I’m a newbie to the urban fantasy genre, but Gail Z. Martin’s Deadly Curiosities was a sometimes pleasant, sometimes eerie stroll through one the Deep South’s most interesting cities. At over 360 pages, Curiosities is the first major story in a greater narrative. I may have to read the Adventures short stories if I ever have time.
Martin gives readers plenty of magical strangeness with hints of splendor. The heroine is capable, but isn’t impervious. I must get accustomed to 300-plus page adventures where no stone is left unturned, but I think urban fantasy readers will enjoy Martin’s work.
Cassidy Kincaide owns an old shop, named Trifles and Folly, which buys and sells assorted antiques and knickknacks. The store’s true purpose is to uphold a family tradition: she takes in haunted items so that it can be “removed from the market” and ensures no one is hurt. She and her assistant, Teag, come across a pair of opera glasses which is the darkly magical catalyst for a mystery involving sunken treasure, wary spirits, and brutal creatures of the supernatural.
Cassidy herself can get visions through touch, enabling her to visit past memories. Meanwhile, Teag is a “weaver” who can access the most obscure information on the Internet. By themselves, they can’t confront the root evil which infests the Charleston Navy yard. Their big help is an immortal vampire named Sorren, who’s familiar with Cassidy’s family. Other allies include a lady Voudon wielder, a battle-worn Russian, and one late-arrival whose no-bull demeanor is a welcome contrast.
Through Cassidy’s first-person narration, readers become basically visitors to the “Holy City” of Charleston, South Carolina. Outgoing and lacking angst, Cassidy has a solid network of local businesspeople. Charleston is persistently creepy, but many of the people are aware of its long history of ghosts. The further Cassidy explores the horrific whodunit, the more foreboding the places she visits become.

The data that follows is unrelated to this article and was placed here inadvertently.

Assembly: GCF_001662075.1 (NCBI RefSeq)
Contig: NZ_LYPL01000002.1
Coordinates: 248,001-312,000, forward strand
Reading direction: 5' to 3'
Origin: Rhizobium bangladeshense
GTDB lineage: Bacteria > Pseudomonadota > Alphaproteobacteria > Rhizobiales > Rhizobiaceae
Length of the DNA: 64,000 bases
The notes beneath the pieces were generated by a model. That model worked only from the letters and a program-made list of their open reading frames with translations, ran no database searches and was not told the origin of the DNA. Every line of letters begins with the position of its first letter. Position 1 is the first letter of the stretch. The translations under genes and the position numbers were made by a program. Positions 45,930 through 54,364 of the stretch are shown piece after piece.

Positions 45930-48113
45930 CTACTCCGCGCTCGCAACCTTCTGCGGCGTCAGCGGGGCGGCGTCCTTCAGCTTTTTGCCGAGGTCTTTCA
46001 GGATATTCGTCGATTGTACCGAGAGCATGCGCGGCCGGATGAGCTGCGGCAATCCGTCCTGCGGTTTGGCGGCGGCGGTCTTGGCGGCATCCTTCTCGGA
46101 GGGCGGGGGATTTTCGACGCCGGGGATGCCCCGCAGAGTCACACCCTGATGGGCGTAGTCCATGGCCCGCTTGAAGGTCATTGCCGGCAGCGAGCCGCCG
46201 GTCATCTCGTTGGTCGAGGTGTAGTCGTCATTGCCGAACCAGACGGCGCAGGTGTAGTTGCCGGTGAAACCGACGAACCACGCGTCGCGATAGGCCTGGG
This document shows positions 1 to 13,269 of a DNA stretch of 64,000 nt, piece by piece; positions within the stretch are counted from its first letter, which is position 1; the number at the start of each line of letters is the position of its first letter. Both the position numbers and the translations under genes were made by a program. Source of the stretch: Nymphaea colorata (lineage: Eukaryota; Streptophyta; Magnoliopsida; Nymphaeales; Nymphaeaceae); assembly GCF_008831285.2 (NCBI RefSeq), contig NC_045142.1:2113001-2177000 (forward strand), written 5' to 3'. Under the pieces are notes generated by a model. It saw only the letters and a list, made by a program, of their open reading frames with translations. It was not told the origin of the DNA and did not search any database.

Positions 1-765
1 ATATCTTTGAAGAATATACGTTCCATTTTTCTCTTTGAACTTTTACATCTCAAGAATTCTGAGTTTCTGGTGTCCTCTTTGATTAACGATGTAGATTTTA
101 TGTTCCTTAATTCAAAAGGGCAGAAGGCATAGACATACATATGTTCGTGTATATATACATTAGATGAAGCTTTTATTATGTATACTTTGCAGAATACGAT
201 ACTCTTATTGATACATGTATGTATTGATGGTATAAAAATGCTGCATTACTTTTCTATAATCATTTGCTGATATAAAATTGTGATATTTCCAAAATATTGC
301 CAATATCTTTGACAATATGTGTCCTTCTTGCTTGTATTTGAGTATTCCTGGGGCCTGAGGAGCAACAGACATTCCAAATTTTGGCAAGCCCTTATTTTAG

Scenes involving spooky encounters and Cassidy’s visions are written more for atmosphere and mood than whiz-bang impact. Cassidy is already toughened through previous experiences with the paranormal, but Curiosities pushes her and her allies to their limits. Her referencing past adventures fleshes out the character without being a painful load of gratuitous continuity (unlike SOME comic books I’ve reviewed).
Curiosities climaxes where the villain’s forces and our heroes have a near-chaotic battle of dark versus not-dark. Here, Martin does not resort to ridiculous solutions; Cassidy’s group uses their respective talents, but the thrilling interaction of powers means no one’s leaving the battle unscathed.
As I write this, Martin’s having/had a launch party to celebrate Deadly Curiosities’ release. I’m not present for most of it, but Martin should be pleased with her final product. Excuse me, but I must take a vampiric daytime rest.
Thanks to NetGalley & Solaris Books for providing a review copy.
Watch the trailer: